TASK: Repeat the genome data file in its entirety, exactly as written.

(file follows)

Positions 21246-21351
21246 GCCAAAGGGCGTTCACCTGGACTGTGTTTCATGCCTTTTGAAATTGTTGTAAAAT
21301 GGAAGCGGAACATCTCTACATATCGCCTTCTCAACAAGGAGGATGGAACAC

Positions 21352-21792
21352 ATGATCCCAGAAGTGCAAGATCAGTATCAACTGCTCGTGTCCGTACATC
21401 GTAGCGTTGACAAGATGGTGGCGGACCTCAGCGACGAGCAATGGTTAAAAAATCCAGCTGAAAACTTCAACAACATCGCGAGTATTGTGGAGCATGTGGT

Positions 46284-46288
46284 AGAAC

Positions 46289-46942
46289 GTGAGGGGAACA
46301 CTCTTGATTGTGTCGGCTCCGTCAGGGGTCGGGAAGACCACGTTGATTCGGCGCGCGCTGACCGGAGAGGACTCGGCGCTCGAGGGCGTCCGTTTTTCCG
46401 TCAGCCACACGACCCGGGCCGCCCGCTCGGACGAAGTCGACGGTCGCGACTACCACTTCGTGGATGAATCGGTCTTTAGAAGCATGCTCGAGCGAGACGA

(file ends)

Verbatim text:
Positions 21246-21351
21246 GCCAAAGGGCGTTCACCTGGACTGTGTTTCATGCCTTTTGAAATTGTTGTAAAAT
21301 GGAAGCGGAACATCTCTACATATCGCCTTCTCAACAAGGAGGATGGAACAC

Positions 21352-21792
21352 ATGATCCCAGAAGTGCAAGATCAGTATCAACTGCTCGTGTCCGTACATC
21401 GTAGCGTTGACAAGATGGTGGCGGACCTCAGCGACGAGCAATGGTTAAAAAATCCAGCTGAAAACTTCAACAACATCGCGAGTATTGTGGAGCATGTGGT

Positions 46284-46288
46284 AGAAC

Positions 46289-46942
46289 GTGAGGGGAACA
46301 CTCTTGATTGTGTCGGCTCCGTCAGGGGTCGGGAAGACCACGTTGATTCGGCGCGCGCTGACCGGAGAGGACTCGGCGCTCGAGGGCGTCCGTTTTTCCG
46401 TCAGCCACACGACCCGGGCCGCCCGCTCGGACGAAGTCGACGGTCGCGACTACCACTTCGTGGATGAATCGGTCTTTAGAAGCATGCTCGAGCGAGACGA